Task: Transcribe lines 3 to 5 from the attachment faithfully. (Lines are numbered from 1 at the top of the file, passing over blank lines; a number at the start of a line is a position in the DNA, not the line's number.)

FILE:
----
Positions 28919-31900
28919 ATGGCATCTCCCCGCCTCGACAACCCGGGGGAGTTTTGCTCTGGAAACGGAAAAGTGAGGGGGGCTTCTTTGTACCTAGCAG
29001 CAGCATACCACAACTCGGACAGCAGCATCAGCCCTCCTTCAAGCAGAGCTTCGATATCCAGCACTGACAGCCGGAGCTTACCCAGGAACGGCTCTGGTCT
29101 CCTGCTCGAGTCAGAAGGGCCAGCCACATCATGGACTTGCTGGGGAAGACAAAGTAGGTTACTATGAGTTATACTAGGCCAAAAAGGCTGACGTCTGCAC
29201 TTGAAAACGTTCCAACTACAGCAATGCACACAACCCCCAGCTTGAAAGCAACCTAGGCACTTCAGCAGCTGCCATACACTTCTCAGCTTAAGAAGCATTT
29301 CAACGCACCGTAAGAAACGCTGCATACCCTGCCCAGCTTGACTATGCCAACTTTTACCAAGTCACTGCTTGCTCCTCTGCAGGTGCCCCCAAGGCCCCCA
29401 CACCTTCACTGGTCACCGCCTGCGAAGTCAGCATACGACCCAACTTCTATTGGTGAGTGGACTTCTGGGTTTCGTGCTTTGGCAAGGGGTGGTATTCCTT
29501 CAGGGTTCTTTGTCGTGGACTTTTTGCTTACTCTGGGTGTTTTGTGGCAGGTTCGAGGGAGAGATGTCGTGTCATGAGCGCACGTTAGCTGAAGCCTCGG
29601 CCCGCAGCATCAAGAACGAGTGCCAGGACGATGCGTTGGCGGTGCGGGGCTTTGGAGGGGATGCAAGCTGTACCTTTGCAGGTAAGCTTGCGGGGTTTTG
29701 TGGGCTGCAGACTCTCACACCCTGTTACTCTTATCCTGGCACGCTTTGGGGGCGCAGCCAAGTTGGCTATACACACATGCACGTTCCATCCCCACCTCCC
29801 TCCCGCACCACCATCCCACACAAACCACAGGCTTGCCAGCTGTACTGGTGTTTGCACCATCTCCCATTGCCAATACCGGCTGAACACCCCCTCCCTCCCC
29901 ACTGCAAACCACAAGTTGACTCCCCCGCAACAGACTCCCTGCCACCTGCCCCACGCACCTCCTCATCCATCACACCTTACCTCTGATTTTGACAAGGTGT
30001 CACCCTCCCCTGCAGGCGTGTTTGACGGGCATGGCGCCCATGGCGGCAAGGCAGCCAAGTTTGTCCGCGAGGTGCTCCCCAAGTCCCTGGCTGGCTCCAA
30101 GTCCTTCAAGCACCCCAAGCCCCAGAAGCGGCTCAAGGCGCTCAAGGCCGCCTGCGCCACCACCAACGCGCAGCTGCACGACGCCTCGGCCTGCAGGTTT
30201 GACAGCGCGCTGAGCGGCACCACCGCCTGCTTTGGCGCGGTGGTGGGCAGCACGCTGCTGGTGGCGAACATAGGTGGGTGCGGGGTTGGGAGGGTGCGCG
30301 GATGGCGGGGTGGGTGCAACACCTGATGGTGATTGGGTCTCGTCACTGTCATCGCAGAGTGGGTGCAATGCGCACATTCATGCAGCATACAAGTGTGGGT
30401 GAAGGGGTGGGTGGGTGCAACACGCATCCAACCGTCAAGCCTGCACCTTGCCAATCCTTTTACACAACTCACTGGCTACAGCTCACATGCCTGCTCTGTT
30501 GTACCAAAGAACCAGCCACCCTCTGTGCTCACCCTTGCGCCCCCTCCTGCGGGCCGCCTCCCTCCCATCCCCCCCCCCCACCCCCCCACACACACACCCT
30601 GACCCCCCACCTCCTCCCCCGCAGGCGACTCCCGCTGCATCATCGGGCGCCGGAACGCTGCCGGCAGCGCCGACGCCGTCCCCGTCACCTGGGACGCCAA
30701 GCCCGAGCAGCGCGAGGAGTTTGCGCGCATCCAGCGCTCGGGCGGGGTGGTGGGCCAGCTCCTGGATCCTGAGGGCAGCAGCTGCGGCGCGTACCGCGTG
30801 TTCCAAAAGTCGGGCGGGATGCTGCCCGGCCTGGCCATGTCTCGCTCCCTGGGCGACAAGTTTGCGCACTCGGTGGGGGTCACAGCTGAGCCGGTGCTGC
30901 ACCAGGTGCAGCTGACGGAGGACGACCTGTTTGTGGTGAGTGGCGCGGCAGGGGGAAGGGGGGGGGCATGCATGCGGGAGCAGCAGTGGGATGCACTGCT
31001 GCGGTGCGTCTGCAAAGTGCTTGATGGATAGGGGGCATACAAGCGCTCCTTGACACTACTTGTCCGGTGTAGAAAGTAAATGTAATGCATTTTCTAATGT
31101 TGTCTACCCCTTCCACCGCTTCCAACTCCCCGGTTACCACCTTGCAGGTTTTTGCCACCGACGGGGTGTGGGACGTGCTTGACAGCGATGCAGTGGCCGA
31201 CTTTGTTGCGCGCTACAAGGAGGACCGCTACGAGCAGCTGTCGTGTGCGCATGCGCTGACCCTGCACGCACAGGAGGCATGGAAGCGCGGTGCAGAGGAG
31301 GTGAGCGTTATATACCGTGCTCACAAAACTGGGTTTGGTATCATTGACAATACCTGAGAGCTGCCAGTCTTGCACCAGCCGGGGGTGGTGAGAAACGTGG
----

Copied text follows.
29001 CAGCATACCACAACTCGGACAGCAGCATCAGCCCTCCTTCAAGCAGAGCTTCGATATCCAGCACTGACAGCCGGAGCTTACCCAGGAACGGCTCTGGTCT
29101 CCTGCTCGAGTCAGAAGGGCCAGCCACATCATGGACTTGCTGGGGAAGACAAAGTAGGTTACTATGAGTTATACTAGGCCAAAAAGGCTGACGTCTGCAC
29201 TTGAAAACGTTCCAACTACAGCAATGCACACAACCCCCAGCTTGAAAGCAACCTAGGCACTTCAGCAGCTGCCATACACTTCTCAGCTTAAGAAGCATTT